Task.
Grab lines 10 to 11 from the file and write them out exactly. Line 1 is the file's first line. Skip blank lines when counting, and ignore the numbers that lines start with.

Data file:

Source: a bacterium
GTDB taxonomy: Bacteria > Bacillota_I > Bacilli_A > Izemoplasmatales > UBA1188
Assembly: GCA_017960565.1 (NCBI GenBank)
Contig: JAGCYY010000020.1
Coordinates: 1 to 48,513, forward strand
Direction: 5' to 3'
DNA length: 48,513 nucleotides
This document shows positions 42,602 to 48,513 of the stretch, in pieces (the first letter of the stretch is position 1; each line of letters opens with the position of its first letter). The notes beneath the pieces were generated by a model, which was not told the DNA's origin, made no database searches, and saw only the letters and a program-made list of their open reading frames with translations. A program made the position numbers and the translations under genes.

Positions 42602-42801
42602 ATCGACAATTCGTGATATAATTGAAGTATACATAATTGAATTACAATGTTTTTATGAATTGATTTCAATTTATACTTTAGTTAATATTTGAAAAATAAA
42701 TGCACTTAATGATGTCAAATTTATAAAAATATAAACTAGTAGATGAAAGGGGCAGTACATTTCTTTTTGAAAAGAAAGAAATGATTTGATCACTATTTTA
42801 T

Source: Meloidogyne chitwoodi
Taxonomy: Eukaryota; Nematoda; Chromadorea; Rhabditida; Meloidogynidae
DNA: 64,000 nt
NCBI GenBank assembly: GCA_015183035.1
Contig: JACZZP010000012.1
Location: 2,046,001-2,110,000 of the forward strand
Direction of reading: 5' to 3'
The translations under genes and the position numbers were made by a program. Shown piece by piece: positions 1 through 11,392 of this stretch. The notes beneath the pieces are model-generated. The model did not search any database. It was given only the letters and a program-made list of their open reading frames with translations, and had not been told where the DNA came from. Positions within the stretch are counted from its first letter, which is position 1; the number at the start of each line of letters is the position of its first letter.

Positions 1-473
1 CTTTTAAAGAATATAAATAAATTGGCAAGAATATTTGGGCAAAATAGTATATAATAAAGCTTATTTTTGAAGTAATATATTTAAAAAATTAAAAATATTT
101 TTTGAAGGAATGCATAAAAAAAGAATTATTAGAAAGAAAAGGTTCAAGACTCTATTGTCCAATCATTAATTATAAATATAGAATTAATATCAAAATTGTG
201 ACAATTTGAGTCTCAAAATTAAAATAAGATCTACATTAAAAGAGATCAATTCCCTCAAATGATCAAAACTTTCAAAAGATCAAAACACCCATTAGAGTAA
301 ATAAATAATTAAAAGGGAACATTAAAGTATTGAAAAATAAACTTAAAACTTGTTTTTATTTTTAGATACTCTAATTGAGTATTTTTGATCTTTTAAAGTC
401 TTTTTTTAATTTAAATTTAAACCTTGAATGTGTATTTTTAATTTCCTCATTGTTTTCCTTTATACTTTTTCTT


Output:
42602 ATCGACAATTCGTGATATAATTGAAGTATACATAATTGAATTACAATGTTTTTATGAATTGATTTCAATTTATACTTTAGTTAATATTTGAAAAATAAA
42701 TGCACTTAATGATGTCAAATTTATAAAAATATAAACTAGTAGATGAAAGGGGCAGTACATTTCTTTTTGAAAAGAAAGAAATGATTTGATCACTATTTTA